RCM Blog Series – Part 1: Surviving Financial Storms

Hospitals and physician practices nationwide have seen a steady erosion of their revenues in recent years, with rural providers being particularly hard hit. In the first installment of this blog series on revenue cycle management, we take a look at the market forces affecting revenue cycle management.

Physicians New Role

It’s been said that physicians train to be caregivers – not business people. However, succeeding in today’s complicated financial environment might require an advanced degree in business management! The move to value-based care, shrinking reimbursements, increasing regulations, changing incentive programs and uncertainty around insurance payments continue to place a strain on physician practices – and their finances.

This volatile environment has created a need for close attention to financial best practices, beginning with patient check-in and extending through insurance denials and contracts. While the ultimate fate of the ACA marketplace is unknown, that lack of certainty has caused high turnover among insurance providers with changes in which healthcare providers are in-network.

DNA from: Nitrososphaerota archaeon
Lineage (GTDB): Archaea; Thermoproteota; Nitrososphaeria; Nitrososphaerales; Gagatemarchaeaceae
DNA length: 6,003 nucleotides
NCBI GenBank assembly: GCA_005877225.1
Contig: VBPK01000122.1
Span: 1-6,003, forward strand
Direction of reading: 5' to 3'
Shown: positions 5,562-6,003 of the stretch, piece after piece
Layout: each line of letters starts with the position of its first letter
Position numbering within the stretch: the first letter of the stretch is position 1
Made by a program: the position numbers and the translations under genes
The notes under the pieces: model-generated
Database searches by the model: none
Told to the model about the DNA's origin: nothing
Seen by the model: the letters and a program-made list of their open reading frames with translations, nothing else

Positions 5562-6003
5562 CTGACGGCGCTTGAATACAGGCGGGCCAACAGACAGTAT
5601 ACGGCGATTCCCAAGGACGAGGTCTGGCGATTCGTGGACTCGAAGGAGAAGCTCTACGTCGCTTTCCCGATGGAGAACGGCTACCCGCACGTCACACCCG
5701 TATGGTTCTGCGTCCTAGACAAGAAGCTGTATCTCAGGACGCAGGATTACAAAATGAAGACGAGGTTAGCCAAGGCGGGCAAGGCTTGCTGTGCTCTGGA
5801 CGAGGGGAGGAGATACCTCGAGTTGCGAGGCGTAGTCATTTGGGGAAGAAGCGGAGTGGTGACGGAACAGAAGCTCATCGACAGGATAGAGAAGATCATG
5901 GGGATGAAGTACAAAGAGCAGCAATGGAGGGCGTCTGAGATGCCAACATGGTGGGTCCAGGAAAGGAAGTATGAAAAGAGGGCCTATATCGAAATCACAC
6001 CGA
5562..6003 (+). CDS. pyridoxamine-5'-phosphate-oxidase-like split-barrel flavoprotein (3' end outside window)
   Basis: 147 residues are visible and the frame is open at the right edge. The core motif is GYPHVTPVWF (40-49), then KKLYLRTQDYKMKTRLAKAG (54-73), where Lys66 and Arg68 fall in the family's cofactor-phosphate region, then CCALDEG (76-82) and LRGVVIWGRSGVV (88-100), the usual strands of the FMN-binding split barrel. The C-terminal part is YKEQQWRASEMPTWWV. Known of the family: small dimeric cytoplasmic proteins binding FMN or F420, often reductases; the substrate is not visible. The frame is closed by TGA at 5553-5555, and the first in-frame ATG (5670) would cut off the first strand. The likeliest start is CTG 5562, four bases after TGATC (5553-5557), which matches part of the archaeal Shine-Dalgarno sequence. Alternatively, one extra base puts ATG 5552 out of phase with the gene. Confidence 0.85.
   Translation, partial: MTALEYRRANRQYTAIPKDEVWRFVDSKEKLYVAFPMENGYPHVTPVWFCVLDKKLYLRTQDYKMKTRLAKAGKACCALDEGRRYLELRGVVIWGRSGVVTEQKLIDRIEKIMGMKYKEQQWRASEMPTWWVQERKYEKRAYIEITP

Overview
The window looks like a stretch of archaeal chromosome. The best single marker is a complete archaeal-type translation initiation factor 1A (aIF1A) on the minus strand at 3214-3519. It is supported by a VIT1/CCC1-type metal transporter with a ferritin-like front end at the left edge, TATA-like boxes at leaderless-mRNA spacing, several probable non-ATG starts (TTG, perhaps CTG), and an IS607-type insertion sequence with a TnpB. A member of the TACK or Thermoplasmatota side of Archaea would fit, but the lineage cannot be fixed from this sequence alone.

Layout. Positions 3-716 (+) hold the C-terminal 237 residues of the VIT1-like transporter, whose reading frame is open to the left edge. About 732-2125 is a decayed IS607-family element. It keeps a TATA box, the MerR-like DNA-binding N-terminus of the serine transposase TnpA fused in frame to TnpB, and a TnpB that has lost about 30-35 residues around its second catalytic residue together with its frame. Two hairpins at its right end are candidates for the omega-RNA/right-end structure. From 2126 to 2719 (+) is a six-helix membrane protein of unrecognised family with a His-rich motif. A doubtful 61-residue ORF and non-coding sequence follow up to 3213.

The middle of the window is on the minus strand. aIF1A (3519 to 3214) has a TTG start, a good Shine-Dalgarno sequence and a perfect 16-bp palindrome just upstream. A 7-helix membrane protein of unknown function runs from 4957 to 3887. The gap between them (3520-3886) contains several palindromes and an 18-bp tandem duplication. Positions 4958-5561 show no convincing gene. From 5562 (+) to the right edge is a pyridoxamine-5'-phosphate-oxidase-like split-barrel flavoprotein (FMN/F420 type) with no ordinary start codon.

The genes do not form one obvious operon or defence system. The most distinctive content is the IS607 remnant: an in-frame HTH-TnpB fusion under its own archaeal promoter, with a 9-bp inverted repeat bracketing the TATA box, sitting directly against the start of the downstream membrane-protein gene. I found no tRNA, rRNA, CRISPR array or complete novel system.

Hospitals Financial Pressures

According to the NC Rural Health Research Program, there have been 83 rural hospital closures nationwide since January 2010. And there are more teetering on the brink of closure – and estimated 673, according to one report.

Cuts in reimbursement from private and public insurance are at the heart of this spiraling closure rate. In particular, facilities in states that have not expanded Medicaid are under more financial pressure, with 63% of hospitals vulnerable to closure.

A November 2017 Bloomberg article reveals that healthcare bankruptcy filings more than tripled in 2017. This is a contrast with other organizations in the broader economy, where bankruptcies have fallen since 2010.

Stormy weather – both literally and figuratively – plays a large role in these failures. Storms in Texas and Florida had a large impact on hospitals’ bottom lines, while upheavals in Washington DC around healthcare insurance led to uncertainty and fewer insured patients.

So what’s a hospital to do?

The Advisory Board announced in 2017 that hospitals are losing up to $22 million in revenue a year because they do not have effective revenue cycle management (RCM) in place. In particular, they pointed to the need to follow best practices in four key areas: denial write-offs, bad debt, cost to collect and contract yield.

In our next blog, we’ll look at some front-office best practices that address the rise in high-deductible health plans and self-pay patients.

 

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